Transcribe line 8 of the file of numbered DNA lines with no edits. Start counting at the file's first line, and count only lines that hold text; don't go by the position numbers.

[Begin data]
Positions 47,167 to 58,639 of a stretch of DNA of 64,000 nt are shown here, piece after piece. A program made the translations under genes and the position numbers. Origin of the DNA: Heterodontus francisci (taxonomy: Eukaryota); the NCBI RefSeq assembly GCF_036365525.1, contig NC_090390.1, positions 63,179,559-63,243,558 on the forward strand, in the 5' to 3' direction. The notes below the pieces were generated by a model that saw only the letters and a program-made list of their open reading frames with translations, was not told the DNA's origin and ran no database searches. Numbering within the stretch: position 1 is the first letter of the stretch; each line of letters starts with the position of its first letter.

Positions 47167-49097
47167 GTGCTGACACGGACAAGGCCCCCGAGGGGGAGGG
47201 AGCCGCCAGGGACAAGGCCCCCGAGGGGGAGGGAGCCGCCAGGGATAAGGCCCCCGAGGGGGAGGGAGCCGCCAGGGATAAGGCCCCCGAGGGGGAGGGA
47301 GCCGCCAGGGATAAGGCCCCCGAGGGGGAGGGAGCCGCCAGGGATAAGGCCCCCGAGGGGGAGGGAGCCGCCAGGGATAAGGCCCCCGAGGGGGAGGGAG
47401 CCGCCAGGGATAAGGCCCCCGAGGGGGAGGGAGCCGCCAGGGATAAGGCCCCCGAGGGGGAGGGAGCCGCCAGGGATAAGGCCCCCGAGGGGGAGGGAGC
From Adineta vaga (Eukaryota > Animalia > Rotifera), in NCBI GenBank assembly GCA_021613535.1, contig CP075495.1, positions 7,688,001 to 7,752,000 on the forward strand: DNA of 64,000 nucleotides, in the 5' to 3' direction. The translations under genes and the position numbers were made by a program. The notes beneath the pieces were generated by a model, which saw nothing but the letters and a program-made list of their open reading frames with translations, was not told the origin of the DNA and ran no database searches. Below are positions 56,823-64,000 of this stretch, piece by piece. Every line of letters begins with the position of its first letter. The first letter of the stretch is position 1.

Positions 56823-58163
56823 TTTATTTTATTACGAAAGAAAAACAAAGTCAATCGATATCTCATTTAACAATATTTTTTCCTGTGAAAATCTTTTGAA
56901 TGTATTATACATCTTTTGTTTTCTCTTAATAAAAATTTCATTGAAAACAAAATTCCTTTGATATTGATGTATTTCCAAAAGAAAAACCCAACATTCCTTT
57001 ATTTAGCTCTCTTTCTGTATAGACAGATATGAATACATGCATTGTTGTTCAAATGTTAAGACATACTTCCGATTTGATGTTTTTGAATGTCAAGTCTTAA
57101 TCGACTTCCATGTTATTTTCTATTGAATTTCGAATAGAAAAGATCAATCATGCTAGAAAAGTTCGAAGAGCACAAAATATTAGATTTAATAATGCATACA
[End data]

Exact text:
Positions 56823-58163